The Prehistory of Food: Appetites for Change

The Prehistory of Food: Appetites for Change

The Prehistory of Food: Appetites for Change

The Prehistory of Food: Appetites for Change

Synopsis

The Prehistory of Food sets subsistence in its social context by focusing on food as a cultural artefact. It brings together contributors with a scientific and biological expertise as well as those interested in the patterns of consumption and social change, and includes a wide range of case studies.

Excerpt

This book is based around a session at the Third World Archaeological Congress, held in New Delhi in December 1994, but it also differs from the structure of that session in a number of significant respects. First, not all of the papers given at the session have been published here. In particular, there was a group of papers by Indian contributors, which, for a variety of reasons, have not come to publication. On the other hand, the editors (aided, as ever, by Peter Ucko) have recruited new papers to attempt to ensure a good geographical coverage and consideration of a wide range of topics. In the end, consideration of different regions has been reasonably wide, although we had hoped for more papers on Africa and certainly more by African scholars. The fact that Europe has recieved little attention is unintentional, but not of concern given the general rate of publication on European topics.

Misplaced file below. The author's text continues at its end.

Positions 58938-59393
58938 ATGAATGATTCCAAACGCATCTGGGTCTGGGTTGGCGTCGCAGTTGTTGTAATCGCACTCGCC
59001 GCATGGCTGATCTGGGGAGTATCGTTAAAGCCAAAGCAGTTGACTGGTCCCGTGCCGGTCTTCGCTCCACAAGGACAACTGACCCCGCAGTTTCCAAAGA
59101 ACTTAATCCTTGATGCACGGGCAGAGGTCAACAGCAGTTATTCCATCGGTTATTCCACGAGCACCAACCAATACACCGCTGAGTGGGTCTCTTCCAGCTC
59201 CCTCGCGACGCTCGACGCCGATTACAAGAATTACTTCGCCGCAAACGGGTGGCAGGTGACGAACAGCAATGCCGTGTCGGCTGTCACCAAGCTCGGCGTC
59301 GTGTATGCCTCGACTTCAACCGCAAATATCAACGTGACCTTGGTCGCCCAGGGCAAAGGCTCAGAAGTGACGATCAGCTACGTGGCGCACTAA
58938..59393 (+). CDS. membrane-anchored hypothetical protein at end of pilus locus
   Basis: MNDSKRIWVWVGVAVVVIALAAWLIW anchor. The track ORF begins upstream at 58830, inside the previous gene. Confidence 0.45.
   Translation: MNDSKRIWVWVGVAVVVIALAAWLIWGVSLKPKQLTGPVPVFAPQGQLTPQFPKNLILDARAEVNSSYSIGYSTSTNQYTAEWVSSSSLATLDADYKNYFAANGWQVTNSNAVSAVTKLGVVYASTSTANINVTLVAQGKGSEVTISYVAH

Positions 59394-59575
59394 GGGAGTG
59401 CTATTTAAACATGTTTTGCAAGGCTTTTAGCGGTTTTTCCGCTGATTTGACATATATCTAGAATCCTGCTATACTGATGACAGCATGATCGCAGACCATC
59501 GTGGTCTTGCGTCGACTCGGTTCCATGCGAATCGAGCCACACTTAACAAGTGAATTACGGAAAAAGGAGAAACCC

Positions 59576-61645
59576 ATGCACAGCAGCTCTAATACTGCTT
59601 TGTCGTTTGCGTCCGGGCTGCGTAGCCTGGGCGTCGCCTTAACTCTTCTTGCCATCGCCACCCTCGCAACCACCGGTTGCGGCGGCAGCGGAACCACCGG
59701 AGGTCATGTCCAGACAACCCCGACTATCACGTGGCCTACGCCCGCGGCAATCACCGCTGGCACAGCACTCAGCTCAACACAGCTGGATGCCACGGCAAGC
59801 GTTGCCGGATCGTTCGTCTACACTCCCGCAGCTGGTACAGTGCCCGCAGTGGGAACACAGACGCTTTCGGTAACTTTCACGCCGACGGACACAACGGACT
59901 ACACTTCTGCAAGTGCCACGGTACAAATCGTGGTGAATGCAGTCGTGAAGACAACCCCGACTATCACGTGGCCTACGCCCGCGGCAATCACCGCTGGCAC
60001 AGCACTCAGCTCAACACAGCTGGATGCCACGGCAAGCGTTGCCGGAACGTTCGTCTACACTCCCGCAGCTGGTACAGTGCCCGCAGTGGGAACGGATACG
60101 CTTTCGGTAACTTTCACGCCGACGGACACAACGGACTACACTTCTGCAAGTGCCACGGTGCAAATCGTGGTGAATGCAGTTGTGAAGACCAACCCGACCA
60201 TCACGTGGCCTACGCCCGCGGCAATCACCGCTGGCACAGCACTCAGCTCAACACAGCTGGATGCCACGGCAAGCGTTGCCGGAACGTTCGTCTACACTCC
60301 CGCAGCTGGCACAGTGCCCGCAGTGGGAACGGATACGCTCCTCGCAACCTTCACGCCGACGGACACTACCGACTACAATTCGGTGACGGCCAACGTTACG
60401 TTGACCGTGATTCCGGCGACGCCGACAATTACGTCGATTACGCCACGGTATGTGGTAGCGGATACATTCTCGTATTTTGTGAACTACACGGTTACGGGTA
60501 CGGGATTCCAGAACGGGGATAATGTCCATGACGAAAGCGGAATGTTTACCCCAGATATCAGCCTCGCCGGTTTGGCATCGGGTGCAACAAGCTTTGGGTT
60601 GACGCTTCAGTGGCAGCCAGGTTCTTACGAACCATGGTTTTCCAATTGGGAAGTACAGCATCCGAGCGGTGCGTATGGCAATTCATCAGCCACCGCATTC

The editors would jointly like to thank Mekund Kajale for the very active role he played in encouraging Indian papers given at the conference and to the actual organization of the conference session itself. Deborah Pearsall was active in recruiting American contributions for the conference, but was precluded by pressures of work from engaging in the editing of this volume. We thank David Harris for the active role he played within the original conference session. Peter Ucko has recruited some of the papers for this volume and has provided encouragement and applied pressure when needed, to both authors and editors. Chris Gosden would like to thank the Research School of Pacific and Asian Studies at the Australian National University in Canberra where he carried out much of his editing whilst a Visiting Fellow during 1997.

Search by... Author
Show... All Results Primary Sources Peer-reviewed

Oops!

An unknown error has occurred. Please click the button below to reload the page. If the problem persists, please try again in a little while.